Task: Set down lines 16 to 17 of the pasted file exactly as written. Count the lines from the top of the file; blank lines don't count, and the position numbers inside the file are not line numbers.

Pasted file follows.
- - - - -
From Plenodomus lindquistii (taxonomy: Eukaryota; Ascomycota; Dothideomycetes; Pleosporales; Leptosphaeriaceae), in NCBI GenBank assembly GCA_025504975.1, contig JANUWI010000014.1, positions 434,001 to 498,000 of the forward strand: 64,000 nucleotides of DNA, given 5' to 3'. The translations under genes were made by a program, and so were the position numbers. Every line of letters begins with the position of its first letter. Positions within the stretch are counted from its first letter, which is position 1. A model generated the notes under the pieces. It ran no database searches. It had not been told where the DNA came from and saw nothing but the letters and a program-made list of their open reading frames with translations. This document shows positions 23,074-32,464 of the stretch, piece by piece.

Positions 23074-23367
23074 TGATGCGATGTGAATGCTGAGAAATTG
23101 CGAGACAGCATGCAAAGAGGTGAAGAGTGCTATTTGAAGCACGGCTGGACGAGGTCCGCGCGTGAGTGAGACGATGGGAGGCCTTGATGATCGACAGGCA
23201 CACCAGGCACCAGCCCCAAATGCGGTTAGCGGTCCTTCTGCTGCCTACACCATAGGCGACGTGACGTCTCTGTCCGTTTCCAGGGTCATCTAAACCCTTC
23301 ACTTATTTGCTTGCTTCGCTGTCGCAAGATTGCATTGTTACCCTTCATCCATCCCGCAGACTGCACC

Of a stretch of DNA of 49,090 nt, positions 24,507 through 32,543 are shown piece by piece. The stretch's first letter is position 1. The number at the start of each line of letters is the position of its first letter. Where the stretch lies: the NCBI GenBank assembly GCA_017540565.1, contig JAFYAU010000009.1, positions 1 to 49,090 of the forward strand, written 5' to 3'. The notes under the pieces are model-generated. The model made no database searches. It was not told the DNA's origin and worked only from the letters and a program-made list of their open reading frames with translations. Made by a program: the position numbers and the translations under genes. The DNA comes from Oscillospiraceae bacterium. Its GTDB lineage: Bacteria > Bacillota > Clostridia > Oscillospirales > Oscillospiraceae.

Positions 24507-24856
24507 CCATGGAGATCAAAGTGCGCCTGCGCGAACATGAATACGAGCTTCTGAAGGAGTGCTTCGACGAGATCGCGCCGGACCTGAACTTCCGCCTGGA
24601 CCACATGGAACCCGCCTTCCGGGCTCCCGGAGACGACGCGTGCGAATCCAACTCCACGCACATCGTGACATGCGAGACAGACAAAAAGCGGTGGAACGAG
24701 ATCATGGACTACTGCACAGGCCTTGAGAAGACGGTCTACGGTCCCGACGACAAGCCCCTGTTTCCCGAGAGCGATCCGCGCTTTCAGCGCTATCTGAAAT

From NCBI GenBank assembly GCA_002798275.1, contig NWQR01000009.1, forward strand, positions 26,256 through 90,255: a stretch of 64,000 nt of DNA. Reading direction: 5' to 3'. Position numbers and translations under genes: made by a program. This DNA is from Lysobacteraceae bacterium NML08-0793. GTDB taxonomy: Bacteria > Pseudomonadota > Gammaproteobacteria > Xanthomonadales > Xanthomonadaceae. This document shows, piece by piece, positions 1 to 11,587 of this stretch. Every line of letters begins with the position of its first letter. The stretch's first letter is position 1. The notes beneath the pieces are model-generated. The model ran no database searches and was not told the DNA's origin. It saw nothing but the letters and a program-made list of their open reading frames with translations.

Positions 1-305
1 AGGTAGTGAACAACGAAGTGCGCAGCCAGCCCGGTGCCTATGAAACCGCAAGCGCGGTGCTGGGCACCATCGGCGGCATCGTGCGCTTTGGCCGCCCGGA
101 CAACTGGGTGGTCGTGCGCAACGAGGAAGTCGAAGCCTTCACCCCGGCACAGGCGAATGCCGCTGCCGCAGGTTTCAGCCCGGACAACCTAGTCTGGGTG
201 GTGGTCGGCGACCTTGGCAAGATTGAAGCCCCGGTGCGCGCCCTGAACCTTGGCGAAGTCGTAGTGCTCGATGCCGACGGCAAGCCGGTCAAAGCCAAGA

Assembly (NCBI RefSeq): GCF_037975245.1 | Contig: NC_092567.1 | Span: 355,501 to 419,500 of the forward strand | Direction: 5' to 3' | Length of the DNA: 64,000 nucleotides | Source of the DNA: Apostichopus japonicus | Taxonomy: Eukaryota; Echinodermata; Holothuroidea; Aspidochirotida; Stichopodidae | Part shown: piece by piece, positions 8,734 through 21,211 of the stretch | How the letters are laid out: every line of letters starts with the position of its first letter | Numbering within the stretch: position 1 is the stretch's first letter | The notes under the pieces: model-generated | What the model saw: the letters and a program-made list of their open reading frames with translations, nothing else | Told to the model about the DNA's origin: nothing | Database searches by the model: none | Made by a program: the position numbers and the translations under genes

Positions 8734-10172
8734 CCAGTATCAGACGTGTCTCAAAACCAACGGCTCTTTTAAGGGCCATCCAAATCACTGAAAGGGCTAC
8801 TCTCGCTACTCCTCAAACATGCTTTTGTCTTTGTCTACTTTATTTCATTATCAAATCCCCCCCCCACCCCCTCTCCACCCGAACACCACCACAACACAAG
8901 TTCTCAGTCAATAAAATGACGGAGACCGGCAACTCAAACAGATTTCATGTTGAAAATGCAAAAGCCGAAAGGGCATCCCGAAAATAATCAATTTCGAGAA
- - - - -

201 GTGGTCGGCGACCTTGGCAAGATTGAAGCCCCGGTGCGCGCCCTGAACCTTGGCGAAGTCGTAGTGCTCGATGCCGACGGCAAGCCGGTCAAAGCCAAGA

Assembly (NCBI RefSeq): GCF_037975245.1 | Contig: NC_092567.1 | Span: 355,501 to 419,500 of the forward strand | Direction: 5' to 3' | Length of the DNA: 64,000 nucleotides | Source of the DNA: Apostichopus japonicus | Taxonomy: Eukaryota; Echinodermata; Holothuroidea; Aspidochirotida; Stichopodidae | Part shown: piece by piece, positions 8,734 through 21,211 of the stretch | How the letters are laid out: every line of letters starts with the position of its first letter | Numbering within the stretch: position 1 is the stretch's first letter | The notes under the pieces: model-generated | What the model saw: the letters and a program-made list of their open reading frames with translations, nothing else | Told to the model about the DNA's origin: nothing | Database searches by the model: none | Made by a program: the position numbers and the translations under genes